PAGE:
Learning how to make digital journal tags in Photoshop is an easy process that will allow you to create one-of-a-kind tags for your art/junk journals, scrapbooks, mixed media, snail mail, and much more.
Making digital journal tags in Photoshop is not complicated but can be intimidating when you’re new to Photoshop or simply have never attempted this sort of project before. I’m breaking down the steps for you, with Photoshop screenshots of every step, so you can make digital journal tags in Photoshop with ease. Digital journal tags are most frequently used in junk journals and art journals but can be used for virtually any type of paper project from scrapbooks to greeting cards to mixed media art. Digital journal tags are also a great product to sell on Etsy.
You only need a few items to make digital journal tags in Photoshop, which are as follows.
Digital journal tags supplies
- Photoshop or another editing program that allows you to work in layers. I’m using the full version of Photoshop for this tutorial. I haven’t tested it with other programs but any editing program that has the capacity to work in layers, such as Gimp and Photoshop Elements, should work just fine. Keep in mind that the exact steps may look a little different in another program.
- Digital papers. Any sort of digital scrapbook papers, vintage printables, etc. are great for digital journal tags. I have the French ephemera papers set that I used for this tutorial linked below.
- A Photoshop tag custom shape. You can design your own custom shape or use a free or purchased tag shape. The tag custom shape I’m using for this tutorial is the #12 tag from this gift tag and price label shapes set.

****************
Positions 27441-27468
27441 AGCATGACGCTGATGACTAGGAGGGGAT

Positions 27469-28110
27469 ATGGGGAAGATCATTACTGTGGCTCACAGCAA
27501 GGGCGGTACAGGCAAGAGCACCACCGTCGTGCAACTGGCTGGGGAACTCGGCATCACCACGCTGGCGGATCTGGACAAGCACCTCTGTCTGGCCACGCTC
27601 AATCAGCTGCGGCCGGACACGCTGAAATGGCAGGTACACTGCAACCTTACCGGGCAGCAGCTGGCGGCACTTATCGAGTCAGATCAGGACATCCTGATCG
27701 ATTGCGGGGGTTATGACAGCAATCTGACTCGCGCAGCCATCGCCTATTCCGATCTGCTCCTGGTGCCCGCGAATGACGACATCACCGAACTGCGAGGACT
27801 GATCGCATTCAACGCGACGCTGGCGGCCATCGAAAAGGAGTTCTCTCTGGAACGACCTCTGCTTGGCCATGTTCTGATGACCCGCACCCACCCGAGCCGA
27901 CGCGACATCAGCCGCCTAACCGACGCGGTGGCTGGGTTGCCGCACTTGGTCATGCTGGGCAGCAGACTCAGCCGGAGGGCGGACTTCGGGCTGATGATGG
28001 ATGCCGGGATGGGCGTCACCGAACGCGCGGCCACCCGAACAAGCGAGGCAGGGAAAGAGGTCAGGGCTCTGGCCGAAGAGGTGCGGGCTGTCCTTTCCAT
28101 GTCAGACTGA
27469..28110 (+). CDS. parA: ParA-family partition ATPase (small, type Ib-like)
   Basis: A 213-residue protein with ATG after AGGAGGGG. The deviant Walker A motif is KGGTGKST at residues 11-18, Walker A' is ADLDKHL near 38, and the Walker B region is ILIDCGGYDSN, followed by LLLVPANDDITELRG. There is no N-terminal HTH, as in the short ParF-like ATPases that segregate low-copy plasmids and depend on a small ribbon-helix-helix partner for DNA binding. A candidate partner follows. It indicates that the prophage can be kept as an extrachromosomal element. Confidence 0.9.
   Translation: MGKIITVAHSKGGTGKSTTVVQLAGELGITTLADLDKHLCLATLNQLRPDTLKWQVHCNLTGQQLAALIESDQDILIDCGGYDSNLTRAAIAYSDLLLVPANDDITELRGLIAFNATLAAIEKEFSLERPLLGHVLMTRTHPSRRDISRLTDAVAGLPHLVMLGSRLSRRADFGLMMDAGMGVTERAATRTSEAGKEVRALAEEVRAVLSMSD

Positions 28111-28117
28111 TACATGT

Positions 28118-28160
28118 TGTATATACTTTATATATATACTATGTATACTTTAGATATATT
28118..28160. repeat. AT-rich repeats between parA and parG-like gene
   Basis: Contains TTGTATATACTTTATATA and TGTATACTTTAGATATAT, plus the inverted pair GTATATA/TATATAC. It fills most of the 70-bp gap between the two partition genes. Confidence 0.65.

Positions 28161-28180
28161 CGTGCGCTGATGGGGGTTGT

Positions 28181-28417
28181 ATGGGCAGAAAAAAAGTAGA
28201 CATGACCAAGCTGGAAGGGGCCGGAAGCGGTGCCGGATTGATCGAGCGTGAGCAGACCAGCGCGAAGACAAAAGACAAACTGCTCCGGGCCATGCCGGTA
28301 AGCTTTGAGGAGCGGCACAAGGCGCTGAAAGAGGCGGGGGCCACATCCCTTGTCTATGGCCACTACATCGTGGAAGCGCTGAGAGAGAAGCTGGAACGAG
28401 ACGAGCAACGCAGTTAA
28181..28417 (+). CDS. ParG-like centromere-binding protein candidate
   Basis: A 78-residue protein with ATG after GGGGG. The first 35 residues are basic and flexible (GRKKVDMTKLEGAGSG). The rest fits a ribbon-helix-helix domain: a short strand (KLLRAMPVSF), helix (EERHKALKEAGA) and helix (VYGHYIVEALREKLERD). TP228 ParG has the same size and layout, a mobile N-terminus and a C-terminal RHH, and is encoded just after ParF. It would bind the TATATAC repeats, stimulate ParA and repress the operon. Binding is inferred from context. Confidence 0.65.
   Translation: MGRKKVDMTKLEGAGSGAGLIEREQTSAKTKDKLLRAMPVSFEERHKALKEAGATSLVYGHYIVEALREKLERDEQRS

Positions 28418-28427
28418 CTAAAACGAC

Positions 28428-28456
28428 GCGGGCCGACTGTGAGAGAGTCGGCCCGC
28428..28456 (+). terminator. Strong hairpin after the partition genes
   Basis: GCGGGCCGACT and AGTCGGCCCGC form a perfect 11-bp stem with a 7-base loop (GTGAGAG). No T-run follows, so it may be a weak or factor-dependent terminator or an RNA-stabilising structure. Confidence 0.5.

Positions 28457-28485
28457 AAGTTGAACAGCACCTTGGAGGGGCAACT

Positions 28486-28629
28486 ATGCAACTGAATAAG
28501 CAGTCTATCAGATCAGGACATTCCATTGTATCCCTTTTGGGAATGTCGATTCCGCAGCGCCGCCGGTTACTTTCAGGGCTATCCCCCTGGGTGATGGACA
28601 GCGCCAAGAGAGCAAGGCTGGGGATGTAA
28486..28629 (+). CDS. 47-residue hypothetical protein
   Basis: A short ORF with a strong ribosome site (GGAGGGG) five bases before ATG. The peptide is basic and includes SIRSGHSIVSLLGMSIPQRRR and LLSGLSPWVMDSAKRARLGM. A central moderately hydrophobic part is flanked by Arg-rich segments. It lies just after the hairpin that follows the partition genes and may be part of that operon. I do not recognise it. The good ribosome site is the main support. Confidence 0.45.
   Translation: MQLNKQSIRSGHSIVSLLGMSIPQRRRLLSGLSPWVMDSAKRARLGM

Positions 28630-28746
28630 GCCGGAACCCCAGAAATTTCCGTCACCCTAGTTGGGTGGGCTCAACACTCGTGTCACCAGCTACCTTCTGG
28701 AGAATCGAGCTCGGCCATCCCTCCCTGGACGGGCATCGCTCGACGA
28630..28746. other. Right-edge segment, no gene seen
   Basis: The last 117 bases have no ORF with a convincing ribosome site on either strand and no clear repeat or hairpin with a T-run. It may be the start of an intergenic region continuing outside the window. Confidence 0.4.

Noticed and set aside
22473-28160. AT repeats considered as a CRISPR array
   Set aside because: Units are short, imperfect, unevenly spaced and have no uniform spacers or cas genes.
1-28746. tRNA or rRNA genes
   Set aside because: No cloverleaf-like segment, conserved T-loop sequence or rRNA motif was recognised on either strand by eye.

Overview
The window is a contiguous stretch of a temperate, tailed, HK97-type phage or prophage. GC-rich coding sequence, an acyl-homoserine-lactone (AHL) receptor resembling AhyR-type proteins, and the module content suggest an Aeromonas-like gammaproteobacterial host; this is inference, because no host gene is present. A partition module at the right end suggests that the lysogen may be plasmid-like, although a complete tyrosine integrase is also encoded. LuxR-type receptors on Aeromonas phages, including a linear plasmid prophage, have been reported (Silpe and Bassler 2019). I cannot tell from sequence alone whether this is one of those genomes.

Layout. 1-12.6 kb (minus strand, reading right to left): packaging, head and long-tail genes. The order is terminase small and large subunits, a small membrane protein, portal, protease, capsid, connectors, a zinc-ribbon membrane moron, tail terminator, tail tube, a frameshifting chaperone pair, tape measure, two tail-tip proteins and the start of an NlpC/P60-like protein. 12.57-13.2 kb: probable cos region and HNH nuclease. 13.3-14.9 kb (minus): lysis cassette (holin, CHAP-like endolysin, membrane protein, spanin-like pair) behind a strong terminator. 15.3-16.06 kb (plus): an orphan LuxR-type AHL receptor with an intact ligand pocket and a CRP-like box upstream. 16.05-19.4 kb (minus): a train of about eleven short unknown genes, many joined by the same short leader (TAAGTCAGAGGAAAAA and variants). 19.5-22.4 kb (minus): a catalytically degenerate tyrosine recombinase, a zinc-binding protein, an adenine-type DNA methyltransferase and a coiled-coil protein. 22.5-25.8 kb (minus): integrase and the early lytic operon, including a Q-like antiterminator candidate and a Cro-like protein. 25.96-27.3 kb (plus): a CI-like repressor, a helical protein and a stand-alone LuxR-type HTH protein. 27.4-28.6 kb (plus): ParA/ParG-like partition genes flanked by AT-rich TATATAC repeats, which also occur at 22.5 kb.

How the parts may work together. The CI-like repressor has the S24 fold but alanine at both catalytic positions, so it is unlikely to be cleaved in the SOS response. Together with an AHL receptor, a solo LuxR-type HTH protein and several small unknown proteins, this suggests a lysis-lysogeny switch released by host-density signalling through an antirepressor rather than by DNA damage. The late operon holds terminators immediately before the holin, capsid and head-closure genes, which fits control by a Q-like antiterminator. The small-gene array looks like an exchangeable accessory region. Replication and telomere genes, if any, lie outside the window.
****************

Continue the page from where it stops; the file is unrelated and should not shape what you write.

For the digital journal tags tutorial, I’m using a set of vintage French ephemera papers from my personal vintage collection. I’m making this set of papers available to you below. This collection is intended for personal use and limited commercial use only. Commercial items must be small-scale production (5,000 items or less) and consist of original, finished, flat (i.e., not Photoshop or Adobe Illustrator files) content using the images. Thank you!
I have step-by-step directions for extracting a ZIP folder in Google Drive in my free vintage dictionary pages post. This link takes you right to the directions you need.
How to make digital journal tags in Photoshop
Please note: I used the most current version of Photoshop at the time of writing this post, which is 21.2.4. Depending on what version of Photoshop you’re using, your screen/controls may look a little different. If you ever have any questions about any step of this tutorial, don’t hesitate to ask.
Making the journal tag
Create a new document in Photoshop, measuring 800 px width by 1300 px height. I always set the resolution at 300 pixels/inch to ensure high quality. When you have your width, height, and resolution set, press Create.
Open the image file you’d like to use for your tag.
Set your crop ratio to 800 x 1300. Crop a section of the image.
Go to Image > Image Size and resize the cropped portion to 800 x 1300. After I’ve resized the image, I zoom in (View > Zoom In In or Ctrl + +) a couple of times, so it isn’t so small.
Use Ctrl + A (select all) and then Ctrl + C (copy) to select and copy the image.
Use Ctrl + P (paste) to paste the image into your new document.
Select the Custom Shape Tool. If the tag shape isn’t already open, open this shape.
Click anywhere on the document. In the Create Custom Shape box that pops up, enter 750 px for the width and 1250 px for the height. Click OK.
Set the Fill to white and the Stroke to none.
Select the Move tool. Move the tag custom shape to the center of the document.
In the Layers panel, drag Layer 1 to be the top layer.